People who take on Bozeman’s iconic Bridger Ridge Run are more than just running — they’re hopping, skipping, leaping, balancing and more, according to race director David Summerfield.

“You’re up there doing really incredible gymnastics to get over all the rocks,” he said. “And the terrain is really so challenging.”

Bozeman held the 35th annual Bridger Ridge Run on Saturday, with about 250 participants tackling the 19.90-mile race and crossing the finish line at the “M” trail. Summerfield said runners from a wide array of backgrounds take part in the race, from cancer survivors to combat veterans to people with prosthetic legs.

Run organizers require runners to write a short essay in their application about why they want to compete in the race, and they get all kinds of answers.

Some people say it’s because they feel like they have to do the run to be a true Bozemanite, he said. With the race also being a bit of a social event, he’s heard of a handful of couples in recent years who have met at the run and later gotten married.

For many, the race is also a way to help deal with pain and trauma.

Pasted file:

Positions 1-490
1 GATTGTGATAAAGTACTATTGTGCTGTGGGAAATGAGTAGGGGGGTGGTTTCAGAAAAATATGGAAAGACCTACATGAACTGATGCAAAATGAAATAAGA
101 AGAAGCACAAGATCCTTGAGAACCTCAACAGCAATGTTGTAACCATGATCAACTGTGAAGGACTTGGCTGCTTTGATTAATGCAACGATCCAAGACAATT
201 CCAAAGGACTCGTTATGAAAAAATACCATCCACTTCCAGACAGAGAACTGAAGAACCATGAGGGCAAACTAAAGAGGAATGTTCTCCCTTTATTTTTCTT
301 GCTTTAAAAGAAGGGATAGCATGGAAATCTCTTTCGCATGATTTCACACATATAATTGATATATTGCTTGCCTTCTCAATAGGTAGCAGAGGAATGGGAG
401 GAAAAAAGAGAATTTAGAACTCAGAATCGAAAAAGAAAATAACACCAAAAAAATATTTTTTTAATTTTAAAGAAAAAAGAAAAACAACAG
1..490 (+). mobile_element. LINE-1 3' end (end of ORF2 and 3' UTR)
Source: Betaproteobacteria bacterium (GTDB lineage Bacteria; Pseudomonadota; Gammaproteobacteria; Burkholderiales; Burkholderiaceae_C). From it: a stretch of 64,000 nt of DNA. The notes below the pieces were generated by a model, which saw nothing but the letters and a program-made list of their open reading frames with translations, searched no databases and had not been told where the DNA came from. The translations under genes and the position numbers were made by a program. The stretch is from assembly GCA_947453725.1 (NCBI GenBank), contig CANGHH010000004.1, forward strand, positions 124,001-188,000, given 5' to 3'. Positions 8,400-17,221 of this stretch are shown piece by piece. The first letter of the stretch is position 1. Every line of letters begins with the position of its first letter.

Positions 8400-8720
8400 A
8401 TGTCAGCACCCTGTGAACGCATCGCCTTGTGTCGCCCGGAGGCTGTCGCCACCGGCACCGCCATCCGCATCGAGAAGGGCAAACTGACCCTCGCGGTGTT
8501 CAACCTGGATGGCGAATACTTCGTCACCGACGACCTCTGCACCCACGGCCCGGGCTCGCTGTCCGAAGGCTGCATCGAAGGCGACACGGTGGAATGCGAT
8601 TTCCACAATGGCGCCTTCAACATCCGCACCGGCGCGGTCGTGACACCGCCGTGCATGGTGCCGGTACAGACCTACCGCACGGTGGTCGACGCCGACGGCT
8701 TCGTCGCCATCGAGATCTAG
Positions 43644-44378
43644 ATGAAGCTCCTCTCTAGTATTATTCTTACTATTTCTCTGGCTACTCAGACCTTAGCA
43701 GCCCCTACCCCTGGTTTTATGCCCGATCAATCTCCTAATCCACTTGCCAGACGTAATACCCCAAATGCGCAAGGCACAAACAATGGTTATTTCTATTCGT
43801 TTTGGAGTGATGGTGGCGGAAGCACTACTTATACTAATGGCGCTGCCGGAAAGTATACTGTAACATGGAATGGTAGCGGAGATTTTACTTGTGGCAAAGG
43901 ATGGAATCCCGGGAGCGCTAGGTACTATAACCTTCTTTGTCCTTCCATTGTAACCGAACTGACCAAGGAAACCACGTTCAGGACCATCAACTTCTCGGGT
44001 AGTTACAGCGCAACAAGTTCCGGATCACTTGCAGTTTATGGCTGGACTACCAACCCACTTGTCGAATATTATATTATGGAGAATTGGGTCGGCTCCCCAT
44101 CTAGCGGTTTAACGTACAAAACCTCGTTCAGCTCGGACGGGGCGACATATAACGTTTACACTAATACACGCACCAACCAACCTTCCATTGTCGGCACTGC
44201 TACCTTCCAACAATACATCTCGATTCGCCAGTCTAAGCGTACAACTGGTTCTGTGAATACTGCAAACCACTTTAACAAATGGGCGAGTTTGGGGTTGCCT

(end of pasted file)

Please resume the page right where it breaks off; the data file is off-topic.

“It’s a way to get away from it all and deal with all the issues you’re trying to deal with in your life,” he said.

For Grayson Murphy, a 24-year-old professional runner who took second place in the women’s division, trail running is an adventure and a mental challenge. She tends to do more road races, and the Ridge was her second trail-running race.

Seeing the sunrise at Fairy Lake at the start of the race was definitely a highlight, she said.

“I’ve never been on a ridge like that before,” she said.

From Salt Lake City, she’s had lots of time to practice in the mountains, though. She was in first place for women for much of the race and was initially disappointed she didn’t win because she took the longer, slower route down the mountain at the “M.” But she was happy that she and the women’s first-place winner, Kristina Trygstad-Saari, both set course records for women. Emily Allison was the third woman to finish.

The top male runners were David Ayala in first place, followed by Renn Meuwissen and Mike Lavery.

For six-time Ridge runner Sam Maschino, running the race is always exciting, and the crowd is fun. For people from Bozeman, it’s a “check-list thing.”

And the endorphin rush afterward isn’t bad, either.

“Life is good; no complaints,” he said. “Time to drink some beer.”

Abby Lynes can be reached at or 406-582-2651. Follow her on Twitter @Abby_Lynes.

Abby Lynes covers business and the economy for the Bozeman Daily Chronicle.

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